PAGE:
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Daddy's Gone A-Hunting [Paperback]

Penelope Mortimer , Valerie Grove
5.0 out of 5 stars  See all reviews (1 customer review)
RRP: 14.00
Price: 13.30 & FREE Delivery in the UK. Details
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Product details

  • Paperback: 256 pages
  • Publisher: Persephone Books Ltd (24 April 2008)
  • Language: English
  • ISBN-10: 1903155673
  • ISBN-13: 978-1903155677
  • Product Dimensions: 19.2 x 13.8 x 2.8 cm
  • Average Customer Review: 5.0 out of 5 stars  See all reviews (1 customer review)
  • Amazon Bestsellers Rank: 237,426 in Books (See Top 100 in Books)

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Product Description


"Daddy's Gone A-Hunting" is about the expectations of women, about a house-bound mother reluctantly (desperately) at home all day, in contrast to her daughter who has escaped, to university and then, we can assume, to a job. 'The book came out at a time,' writes Valerie Grove (author of the recently published "A Voyage Round John Mortimer") in the Preface, 'when the impact of the new wave of feminism, which would change everything under the banner of women's liberation, had not yet arrived'.In Ruth Whiting's commuter-belt village 'the wives conform to a certain standard of dress, they run their houses along the same lines, bring their children up in the same way; all prefer coffee to tea, all drive cars, play bridge, own at least one valuable piece of jewellery and are moderately good-looking.' Yet Ruth is on the verge of going mad. A 'nervous breakdown' would be a politer phrase, but really she is being driven mad by her life and her madness is exacerbated by everyone's indifference to her plight.Although "Daddy's Gone A-Hunting" is at times excuciatingly funny in its caustic dissection of the people among whom the Whitings live, it is also a profound study of female isolation.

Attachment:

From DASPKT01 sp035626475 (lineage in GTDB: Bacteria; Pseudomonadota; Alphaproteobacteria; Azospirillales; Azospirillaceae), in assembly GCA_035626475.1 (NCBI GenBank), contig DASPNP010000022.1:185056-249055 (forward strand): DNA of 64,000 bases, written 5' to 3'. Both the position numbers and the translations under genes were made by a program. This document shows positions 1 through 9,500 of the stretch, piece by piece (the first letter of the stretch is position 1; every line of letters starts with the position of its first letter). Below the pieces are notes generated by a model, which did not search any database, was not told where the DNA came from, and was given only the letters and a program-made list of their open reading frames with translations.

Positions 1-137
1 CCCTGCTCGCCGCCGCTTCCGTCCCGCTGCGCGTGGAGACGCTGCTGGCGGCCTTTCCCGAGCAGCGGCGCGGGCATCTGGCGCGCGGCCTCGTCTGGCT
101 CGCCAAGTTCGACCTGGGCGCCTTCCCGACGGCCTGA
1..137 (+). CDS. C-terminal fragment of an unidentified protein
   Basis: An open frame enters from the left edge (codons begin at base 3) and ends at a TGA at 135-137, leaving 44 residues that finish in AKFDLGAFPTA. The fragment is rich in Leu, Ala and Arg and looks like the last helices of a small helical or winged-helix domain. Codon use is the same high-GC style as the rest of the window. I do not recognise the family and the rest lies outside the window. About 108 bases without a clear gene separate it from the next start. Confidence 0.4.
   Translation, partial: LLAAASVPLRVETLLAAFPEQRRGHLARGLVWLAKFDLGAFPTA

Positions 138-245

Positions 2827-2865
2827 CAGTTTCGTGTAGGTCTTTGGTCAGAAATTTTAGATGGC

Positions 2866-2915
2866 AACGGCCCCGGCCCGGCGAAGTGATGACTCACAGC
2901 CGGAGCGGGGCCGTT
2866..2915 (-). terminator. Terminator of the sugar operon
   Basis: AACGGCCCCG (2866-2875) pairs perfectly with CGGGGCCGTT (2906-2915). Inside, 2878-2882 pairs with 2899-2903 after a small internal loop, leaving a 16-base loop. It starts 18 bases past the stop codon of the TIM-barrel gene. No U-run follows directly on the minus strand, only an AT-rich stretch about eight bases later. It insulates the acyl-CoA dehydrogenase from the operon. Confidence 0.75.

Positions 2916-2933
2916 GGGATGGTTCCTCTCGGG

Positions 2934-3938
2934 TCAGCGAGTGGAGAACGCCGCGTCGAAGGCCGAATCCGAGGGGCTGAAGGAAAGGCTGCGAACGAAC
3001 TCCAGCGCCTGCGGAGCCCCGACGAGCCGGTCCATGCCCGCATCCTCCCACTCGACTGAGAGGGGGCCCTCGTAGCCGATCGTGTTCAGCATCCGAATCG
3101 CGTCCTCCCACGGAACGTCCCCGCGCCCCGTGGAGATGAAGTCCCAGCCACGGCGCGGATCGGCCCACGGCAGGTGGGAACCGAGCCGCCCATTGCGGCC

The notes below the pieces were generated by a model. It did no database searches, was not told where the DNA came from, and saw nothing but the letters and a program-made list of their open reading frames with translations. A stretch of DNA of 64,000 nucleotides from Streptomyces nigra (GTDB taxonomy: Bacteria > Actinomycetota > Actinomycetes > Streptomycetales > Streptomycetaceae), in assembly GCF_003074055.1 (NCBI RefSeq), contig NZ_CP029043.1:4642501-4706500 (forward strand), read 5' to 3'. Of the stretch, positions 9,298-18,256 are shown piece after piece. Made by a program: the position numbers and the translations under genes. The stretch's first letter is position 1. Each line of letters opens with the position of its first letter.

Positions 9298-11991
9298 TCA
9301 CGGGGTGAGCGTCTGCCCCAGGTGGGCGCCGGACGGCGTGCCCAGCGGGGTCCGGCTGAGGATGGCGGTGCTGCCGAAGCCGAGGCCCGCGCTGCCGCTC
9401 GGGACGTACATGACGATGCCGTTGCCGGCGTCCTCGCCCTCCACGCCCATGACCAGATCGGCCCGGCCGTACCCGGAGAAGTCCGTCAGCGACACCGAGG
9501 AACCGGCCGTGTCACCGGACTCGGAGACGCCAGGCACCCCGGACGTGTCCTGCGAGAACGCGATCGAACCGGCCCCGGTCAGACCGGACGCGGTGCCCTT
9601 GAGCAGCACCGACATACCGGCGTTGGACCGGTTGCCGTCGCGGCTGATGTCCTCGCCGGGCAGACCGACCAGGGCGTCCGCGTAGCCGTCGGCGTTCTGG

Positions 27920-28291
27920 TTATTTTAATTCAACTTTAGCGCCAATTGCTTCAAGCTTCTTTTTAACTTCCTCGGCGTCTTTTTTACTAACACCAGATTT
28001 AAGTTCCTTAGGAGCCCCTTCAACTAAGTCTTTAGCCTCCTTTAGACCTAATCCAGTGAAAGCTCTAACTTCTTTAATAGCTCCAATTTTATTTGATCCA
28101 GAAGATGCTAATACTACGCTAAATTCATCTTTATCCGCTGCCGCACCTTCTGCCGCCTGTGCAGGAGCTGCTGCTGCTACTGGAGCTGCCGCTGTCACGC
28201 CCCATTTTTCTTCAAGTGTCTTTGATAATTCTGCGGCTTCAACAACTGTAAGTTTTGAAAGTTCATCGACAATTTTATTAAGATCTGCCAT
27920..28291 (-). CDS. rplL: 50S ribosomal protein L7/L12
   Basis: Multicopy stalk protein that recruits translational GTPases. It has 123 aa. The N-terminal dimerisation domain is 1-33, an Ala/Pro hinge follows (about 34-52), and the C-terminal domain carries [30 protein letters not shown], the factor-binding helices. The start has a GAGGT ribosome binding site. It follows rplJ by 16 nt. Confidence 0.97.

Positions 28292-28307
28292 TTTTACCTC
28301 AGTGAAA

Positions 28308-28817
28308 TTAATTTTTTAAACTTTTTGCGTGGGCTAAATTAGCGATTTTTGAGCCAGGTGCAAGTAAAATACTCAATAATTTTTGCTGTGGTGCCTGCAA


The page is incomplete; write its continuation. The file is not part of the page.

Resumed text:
As the critic Judy Cooke has pointed out, Penelope Mortimer's novels were 'intense, imaginative explorations of an inner world. It is an enclosed world, dominated by fear, in which physical experiences such as sterilisation and abortion isolate her characters from their fellow beings and are metaphors for a deeper spiritual isolation.'

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24 of 24 people found the following review helpful
5.0 out of 5 stars Daddy's Gone A-Hunting 8 July 2008
By London
Daddy's Gone A-Hunting, written in the late 1950s, is a deeply harrowing and moving insight into the mindset of a desperate woman, trapped as much by her class and sex as by her overbearing and critical husband. Penelope Mortimer skillfully pulls the reader into her protagonist's unhappiness and her haunting refrain of 'I don't know' remains timeless and poignant for the modern reader.
A generational difference (and the bitter note of hope in this novel) is neatly portrayed through the parallels between the protagonist, Ruth, and her teenage daughter, Angela, who is able to break out her mother's pattern only through a distinct lack of sensitivity and casual selfishness, shown through her relationship with her mother. I would strongly recommend this book on the grounds of its sensitive and deeply moving portrayal of a lonely and isolated woman. It is a book, which, although written fifty years ago, has lost none of its relevance and addresses many delicate issues, such as identity and independence, which are still being struggled with today.